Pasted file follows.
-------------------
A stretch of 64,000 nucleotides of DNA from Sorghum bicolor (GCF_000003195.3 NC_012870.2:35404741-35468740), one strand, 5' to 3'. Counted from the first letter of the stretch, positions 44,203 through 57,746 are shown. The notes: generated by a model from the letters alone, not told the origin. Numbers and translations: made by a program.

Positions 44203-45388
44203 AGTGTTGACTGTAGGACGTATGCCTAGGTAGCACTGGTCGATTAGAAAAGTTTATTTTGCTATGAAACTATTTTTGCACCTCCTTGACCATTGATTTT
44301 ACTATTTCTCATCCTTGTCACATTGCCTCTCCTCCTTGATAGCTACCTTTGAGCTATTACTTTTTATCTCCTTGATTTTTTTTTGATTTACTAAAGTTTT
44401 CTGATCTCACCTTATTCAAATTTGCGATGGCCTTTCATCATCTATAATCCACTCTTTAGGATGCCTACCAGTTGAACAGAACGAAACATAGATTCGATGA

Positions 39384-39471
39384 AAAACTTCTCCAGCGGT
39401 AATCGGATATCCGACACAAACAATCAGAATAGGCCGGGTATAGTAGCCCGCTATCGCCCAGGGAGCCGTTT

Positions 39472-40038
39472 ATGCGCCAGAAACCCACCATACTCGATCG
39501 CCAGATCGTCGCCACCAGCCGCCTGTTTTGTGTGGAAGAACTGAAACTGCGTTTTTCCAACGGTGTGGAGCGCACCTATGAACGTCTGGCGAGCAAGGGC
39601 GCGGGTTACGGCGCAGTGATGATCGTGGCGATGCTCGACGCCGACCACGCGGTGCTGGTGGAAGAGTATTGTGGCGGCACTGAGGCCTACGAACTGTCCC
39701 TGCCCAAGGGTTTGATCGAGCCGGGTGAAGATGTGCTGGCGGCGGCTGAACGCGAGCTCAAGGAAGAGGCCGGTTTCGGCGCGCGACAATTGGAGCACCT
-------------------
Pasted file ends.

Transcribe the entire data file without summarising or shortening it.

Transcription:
A stretch of 64,000 nucleotides of DNA from Sorghum bicolor (GCF_000003195.3 NC_012870.2:35404741-35468740), one strand, 5' to 3'. Counted from the first letter of the stretch, positions 44,203 through 57,746 are shown. The notes: generated by a model from the letters alone, not told the origin. Numbers and translations: made by a program.

Positions 44203-45388
44203 AGTGTTGACTGTAGGACGTATGCCTAGGTAGCACTGGTCGATTAGAAAAGTTTATTTTGCTATGAAACTATTTTTGCACCTCCTTGACCATTGATTTT
44301 ACTATTTCTCATCCTTGTCACATTGCCTCTCCTCCTTGATAGCTACCTTTGAGCTATTACTTTTTATCTCCTTGATTTTTTTTTGATTTACTAAAGTTTT
44401 CTGATCTCACCTTATTCAAATTTGCGATGGCCTTTCATCATCTATAATCCACTCTTTAGGATGCCTACCAGTTGAACAGAACGAAACATAGATTCGATGA

Positions 39384-39471
39384 AAAACTTCTCCAGCGGT
39401 AATCGGATATCCGACACAAACAATCAGAATAGGCCGGGTATAGTAGCCCGCTATCGCCCAGGGAGCCGTTT

Positions 39472-40038
39472 ATGCGCCAGAAACCCACCATACTCGATCG
39501 CCAGATCGTCGCCACCAGCCGCCTGTTTTGTGTGGAAGAACTGAAACTGCGTTTTTCCAACGGTGTGGAGCGCACCTATGAACGTCTGGCGAGCAAGGGC
39601 GCGGGTTACGGCGCAGTGATGATCGTGGCGATGCTCGACGCCGACCACGCGGTGCTGGTGGAAGAGTATTGTGGCGGCACTGAGGCCTACGAACTGTCCC
39701 TGCCCAAGGGTTTGATCGAGCCGGGTGAAGATGTGCTGGCGGCGGCTGAACGCGAGCTCAAGGAAGAGGCCGGTTTCGGCGCGCGACAATTGGAGCACCT